Wednesday, September 10, 2014

Carl Wood

Last night, when I was looking for a doctor to write about, I came across Carl Wood. He got my attention, because Lord Wiki said some of his endeavors were controversial. I figured then that Mr. Wood might be an interesting subject to explore.

I didn't read much of Lord Wiki's entry on Wood, because I wanted to save my learning for tomorrow (today). But I did see that he did in-vitro fertilization stuff. 

Didn't the first in-vitro baby happen in Australia? 

Nope. Lord Wiki says I'm totally wrong.

The first in-vitro baby was Louise Brown, and she was from England.  But you know what...If her ancestor had stolen some fabric, she might have been Australian instead. So, there you go.

I'm going to read the rest of Lord Wiki's entry on Carl Wood.

He was born on May 28, 1929...somewhere in Australia.

He died on September 23, 2011; not too long ago.

Wood attended Wesley College in Melbourne. 

For his University education, Wood went to the University of Melbourne.  After that, he did some traveling. He worked in New York at the Rockefeller Institute, and he worked in London at Chelsea Hospital.

Then he came back to Australia and became the Foundation Professor and Chairman of the Department of Obstetrics and Gynecology at Monash University.

I'm guessing a Foundation Professor is one who is there from the beginning?

Lord Wiki has a list of Wood's achievements. I don't feel like listing them all. It's the first this and the first that; all to do with in vitro stuff. Or we can abbreviate it to IVF. 

I'm trying to fit in his accomplishments with the Louise Brown story. 

Lord Wiki says Wood's team was responsible for the first IVF pregnancy. But did the pregnancy go to term? Or did it end tragically?  

Well, Lord Wiki just answered my question. He says Louise Brown was born in 1978. The pregnancy that Wood's team was responsible for was in 1973. So that one must have not worked out.

After Louise Brown, Wood and his team performed some more miraculous things. This includes using a frozen embryo and the use of donor eggs.

Lord Wiki says Wood's most important achievement was the use of hormones and drugs to stimulate the ovaries. Or something like that. It kind of goes over my head. Sorry.

Carl Wood wrote many books. I wonder if any of them are readily available. And are they books geared towards anyone interested, or are they mostly just for medical professionals?

Lord Wiki says Wood is known as the father and/or grandfather of IVF. 

He died from Alzheimer's. 

Wood's most recent book was published in 2001. It's called Sexual Positions: An Australian View. Interesting! Does Australia really have a unique viewpoint on that subject?  Is the book a sex guide in general, or more of sex guide in terms of procreation?

I'm looking at Google. It doesn't look like the book is readily available.  I see one review of the book. It wasn't too positive. I think though that the book is actually edited by Wood and not written by him. It's a collection of different essays/articles.  

I just realized Lord Wiki never told me why Wood is controversial. Maybe because of the controversy in IVF in general?

This PBS website lists the pros and cons of IVF.

The biggest pro is probably the fact that it helps infertile couples. The world would probably be a better place if infertile couples adopted a child. But I think a lot of us want a child made from our own genes. If I was infertile, would we have adopted?  I'd like to think yes. But the answer would have probably been no. Or the answer would be YES, but only after we exhausted all other possibilities.

The things that people worried about with IVF is that it would destroy the nuclear family.  Instead of getting married, people would just make babies in labs. And that does happen sometimes. But we still have a whole bunch of nuclear families in the world.

Some just didn't like the idea because they felt it was unnatural and against their religious beliefs. I wonder if a lot of people still believe that.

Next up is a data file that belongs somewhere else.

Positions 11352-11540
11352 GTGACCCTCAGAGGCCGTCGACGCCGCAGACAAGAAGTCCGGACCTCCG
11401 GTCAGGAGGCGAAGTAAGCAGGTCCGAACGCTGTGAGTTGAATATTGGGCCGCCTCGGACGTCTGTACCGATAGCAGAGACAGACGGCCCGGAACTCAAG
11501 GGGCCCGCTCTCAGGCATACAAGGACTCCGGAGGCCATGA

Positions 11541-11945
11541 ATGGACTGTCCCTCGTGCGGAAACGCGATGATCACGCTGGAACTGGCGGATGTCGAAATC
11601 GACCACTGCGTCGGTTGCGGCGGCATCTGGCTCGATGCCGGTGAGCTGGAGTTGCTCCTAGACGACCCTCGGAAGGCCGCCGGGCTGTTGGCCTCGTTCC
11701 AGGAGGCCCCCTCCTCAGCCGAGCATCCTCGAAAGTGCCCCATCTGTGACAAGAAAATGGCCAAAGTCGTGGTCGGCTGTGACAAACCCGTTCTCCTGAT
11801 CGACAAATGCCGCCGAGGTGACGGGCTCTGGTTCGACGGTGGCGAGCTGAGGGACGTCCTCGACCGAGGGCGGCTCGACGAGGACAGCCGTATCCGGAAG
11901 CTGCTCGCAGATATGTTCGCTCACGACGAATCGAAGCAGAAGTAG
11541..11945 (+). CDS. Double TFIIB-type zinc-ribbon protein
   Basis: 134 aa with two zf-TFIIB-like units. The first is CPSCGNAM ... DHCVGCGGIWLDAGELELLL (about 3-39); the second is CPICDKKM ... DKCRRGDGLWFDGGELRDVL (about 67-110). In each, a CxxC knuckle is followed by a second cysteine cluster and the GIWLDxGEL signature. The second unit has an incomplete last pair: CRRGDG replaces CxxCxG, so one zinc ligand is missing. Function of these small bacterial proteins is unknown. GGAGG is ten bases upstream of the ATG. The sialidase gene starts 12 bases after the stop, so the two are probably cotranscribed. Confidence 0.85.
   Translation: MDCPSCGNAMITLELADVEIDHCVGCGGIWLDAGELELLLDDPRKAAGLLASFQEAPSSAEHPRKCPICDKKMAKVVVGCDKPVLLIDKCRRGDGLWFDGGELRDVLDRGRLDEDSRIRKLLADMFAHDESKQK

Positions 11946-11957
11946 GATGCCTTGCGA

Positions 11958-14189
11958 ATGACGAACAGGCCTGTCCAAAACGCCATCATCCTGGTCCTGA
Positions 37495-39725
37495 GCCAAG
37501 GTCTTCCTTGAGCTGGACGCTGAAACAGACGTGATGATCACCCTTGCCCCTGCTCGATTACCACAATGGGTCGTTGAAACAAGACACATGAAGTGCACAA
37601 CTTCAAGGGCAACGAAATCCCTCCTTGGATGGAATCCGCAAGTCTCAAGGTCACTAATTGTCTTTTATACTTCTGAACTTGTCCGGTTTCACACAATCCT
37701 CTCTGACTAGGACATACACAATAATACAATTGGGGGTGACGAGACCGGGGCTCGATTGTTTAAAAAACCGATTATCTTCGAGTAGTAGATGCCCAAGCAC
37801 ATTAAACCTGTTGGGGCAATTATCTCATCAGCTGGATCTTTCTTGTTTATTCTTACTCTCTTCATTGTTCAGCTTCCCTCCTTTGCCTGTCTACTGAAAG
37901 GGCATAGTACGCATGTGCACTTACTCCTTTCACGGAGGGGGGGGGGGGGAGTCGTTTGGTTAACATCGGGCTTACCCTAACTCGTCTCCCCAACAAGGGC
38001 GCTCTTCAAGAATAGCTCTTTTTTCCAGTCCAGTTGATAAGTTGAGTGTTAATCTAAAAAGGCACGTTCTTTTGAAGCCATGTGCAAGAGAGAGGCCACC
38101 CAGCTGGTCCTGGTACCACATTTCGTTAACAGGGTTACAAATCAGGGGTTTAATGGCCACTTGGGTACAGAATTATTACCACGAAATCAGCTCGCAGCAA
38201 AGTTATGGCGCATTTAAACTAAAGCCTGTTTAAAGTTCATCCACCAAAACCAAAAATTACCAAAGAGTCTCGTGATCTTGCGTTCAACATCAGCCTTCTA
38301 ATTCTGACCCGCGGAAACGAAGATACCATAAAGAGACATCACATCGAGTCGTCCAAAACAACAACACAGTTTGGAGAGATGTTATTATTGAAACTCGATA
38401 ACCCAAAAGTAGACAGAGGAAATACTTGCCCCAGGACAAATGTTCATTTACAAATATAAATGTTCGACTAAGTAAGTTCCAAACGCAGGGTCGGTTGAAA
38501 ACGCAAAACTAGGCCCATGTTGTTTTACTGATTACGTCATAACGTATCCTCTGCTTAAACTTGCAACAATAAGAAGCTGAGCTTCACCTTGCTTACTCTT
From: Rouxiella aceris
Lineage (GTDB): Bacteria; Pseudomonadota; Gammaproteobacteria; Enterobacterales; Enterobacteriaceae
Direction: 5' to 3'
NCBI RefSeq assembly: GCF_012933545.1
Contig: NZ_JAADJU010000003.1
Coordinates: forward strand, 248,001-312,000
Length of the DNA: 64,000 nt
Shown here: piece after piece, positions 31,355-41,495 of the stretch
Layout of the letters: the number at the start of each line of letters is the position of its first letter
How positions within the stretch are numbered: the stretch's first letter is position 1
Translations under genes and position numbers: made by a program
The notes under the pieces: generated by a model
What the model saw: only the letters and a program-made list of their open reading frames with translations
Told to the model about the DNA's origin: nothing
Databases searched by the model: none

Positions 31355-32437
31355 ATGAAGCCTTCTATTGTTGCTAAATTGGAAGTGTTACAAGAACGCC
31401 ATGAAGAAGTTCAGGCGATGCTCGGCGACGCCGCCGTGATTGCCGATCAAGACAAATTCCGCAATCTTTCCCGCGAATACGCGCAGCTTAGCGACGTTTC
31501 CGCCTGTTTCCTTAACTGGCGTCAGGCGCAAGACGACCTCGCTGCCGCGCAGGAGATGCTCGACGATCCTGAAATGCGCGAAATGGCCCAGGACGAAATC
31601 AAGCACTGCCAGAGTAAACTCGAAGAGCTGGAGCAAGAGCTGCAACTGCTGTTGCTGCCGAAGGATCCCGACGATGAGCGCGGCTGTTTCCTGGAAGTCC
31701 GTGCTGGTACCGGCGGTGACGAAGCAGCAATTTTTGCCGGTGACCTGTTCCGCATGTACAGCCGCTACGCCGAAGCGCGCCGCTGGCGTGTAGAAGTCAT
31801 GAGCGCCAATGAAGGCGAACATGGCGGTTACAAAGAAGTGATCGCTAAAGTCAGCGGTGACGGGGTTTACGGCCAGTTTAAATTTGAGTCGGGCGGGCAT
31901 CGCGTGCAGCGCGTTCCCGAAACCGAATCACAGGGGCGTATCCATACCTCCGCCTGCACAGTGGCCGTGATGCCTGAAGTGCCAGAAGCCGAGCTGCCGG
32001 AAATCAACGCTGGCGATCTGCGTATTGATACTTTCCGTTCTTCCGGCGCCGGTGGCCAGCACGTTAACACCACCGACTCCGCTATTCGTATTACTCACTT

The PBS says when Louise Brown was born, it silenced a lot of critics. Some were expecting some kind of monster. But she was a normal and happy baby.

The last paragraph on the page is very interesting. I won't quote the whole thing. If you're interested, you can read it for yourself. But basically, it talks about how IVF has become mainstream and most people aren't bothered by it.  It talks about how people are often resistant to new technology at first, but then society accepts it. 

One group that is still against IVF is the Catholic Church. I didn't know that. 

This Catholic online magazine has some information about that.  It says the Pope advises against IVF. However, the article if from 2012, and they're speaking of the past Pope. The new one seems to be a bit more liberal. I wonder what's his opinion on IVF. 

Interesting. One of the reasons IVF is not allowed is the sperm is obtained by masturbation. And that's still not allowed. Really? I would have thought they'd relax that rule a bit.

The other problem the Catholic Church has, is that with IVF not all embryos become babies. Things don't work out, and they're discarded, or frozen. And that would go with the whole anti-abortion thing.

I'm trying to find information about Pope Francis and IVF. This website has a Catholic person asking a rabbi his opinion on Pope Francis pushing people to have children. They say,  What's your opinion about recent statements by Pope Francis imploring married couples to have children or they will be bitter and lonely in old age? I found his comments hurtful and offensive to the many married Catholic couples who struggle with infertility, or due to other constraints may not be able to have children.

That's a little unfair. They make a rule against IVF, which could help infertile couples have children. But then they make couples feel bad for not having children.

The rabbis answer confuses me. He says he's going to defend the Pope.  I guess because religious people should stick together?  But then his answer is fairly respectful towards people who choose not to have children and those who choose to go the IVF route.

What the rabbi is not respectful of is people's feelings. At the end he says,  We should limit what we describe as "hurtful." My standing up for the pope and for procreation need not be hurtful to you, and I'm truly sorry if it is.

Who is he to say what's offensive and what's not?  The rabbi is being very invalidating.

Here's an obituary article about Carl Wood. There's a photo of him, and Lord Wiki had a photo too. Wood is handsome, in a Dr. Who type of way.

I totally have Dr. Who in my brain lately.

But really.  In the photo on this obituary, Wood looks like the result you'd get if you combined David Tennant with Christopher Eccleston.

The obituary says the mother of the first IVF baby miscarried at three months. I wonder what happened to her. Did she try again after Louise Brown was born?

Australia's first IVF baby was named Candice Reed. She was born in 1980—two years after Louise Brown.

Here's an article about Candice Reed. Carl Wood isn't mentioned in the article. I don't know what to make of that.

Back to the obituary....